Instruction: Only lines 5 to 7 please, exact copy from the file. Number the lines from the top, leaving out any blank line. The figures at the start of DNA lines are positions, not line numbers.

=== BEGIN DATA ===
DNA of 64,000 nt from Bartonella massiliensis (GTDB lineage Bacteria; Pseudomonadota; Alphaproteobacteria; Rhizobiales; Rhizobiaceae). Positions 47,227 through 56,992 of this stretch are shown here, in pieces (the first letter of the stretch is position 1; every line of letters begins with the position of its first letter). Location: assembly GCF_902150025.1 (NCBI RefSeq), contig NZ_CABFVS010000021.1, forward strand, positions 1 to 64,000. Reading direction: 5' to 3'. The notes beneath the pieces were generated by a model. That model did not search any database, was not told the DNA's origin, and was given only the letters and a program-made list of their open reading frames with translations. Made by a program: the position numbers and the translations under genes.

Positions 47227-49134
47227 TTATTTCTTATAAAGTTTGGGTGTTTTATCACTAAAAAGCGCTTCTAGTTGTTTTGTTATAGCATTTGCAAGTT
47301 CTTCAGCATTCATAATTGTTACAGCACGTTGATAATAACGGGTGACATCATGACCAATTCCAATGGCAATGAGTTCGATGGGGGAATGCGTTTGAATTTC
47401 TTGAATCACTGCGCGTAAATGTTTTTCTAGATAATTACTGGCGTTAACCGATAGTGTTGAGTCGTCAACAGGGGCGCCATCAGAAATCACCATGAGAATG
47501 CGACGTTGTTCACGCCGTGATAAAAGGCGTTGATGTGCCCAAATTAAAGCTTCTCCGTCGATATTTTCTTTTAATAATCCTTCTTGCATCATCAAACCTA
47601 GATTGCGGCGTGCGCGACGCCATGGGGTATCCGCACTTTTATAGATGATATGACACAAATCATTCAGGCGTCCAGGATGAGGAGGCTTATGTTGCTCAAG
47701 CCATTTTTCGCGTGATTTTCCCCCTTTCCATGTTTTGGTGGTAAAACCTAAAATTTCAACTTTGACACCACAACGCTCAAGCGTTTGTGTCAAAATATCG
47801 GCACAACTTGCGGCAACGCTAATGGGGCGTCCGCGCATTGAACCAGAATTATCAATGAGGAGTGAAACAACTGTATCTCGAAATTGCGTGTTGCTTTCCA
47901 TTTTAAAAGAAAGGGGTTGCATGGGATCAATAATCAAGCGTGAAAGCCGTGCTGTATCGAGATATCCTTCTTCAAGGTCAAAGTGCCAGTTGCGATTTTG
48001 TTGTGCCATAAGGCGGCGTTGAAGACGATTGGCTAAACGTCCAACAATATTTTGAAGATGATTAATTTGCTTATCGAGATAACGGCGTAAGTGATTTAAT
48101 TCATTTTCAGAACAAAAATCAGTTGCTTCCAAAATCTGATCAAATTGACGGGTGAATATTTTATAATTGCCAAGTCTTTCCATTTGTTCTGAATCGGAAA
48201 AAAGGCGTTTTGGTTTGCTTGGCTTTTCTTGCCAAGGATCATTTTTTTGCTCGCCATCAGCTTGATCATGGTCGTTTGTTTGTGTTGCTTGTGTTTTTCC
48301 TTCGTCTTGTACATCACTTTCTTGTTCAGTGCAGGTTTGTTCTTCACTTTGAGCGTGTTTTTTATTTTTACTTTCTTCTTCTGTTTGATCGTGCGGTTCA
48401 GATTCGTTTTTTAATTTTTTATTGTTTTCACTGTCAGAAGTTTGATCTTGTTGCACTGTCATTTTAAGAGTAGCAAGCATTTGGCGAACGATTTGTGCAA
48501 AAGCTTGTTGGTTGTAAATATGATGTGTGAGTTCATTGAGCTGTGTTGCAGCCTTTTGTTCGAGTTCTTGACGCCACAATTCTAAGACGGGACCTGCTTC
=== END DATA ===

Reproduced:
47401 TTGAATCACTGCGCGTAAATGTTTTTCTAGATAATTACTGGCGTTAACCGATAGTGTTGAGTCGTCAACAGGGGCGCCATCAGAAATCACCATGAGAATG
47501 CGACGTTGTTCACGCCGTGATAAAAGGCGTTGATGTGCCCAAATTAAAGCTTCTCCGTCGATATTTTCTTTTAATAATCCTTCTTGCATCATCAAACCTA
47601 GATTGCGGCGTGCGCGACGCCATGGGGTATCCGCACTTTTATAGATGATATGACACAAATCATTCAGGCGTCCAGGATGAGGAGGCTTATGTTGCTCAAG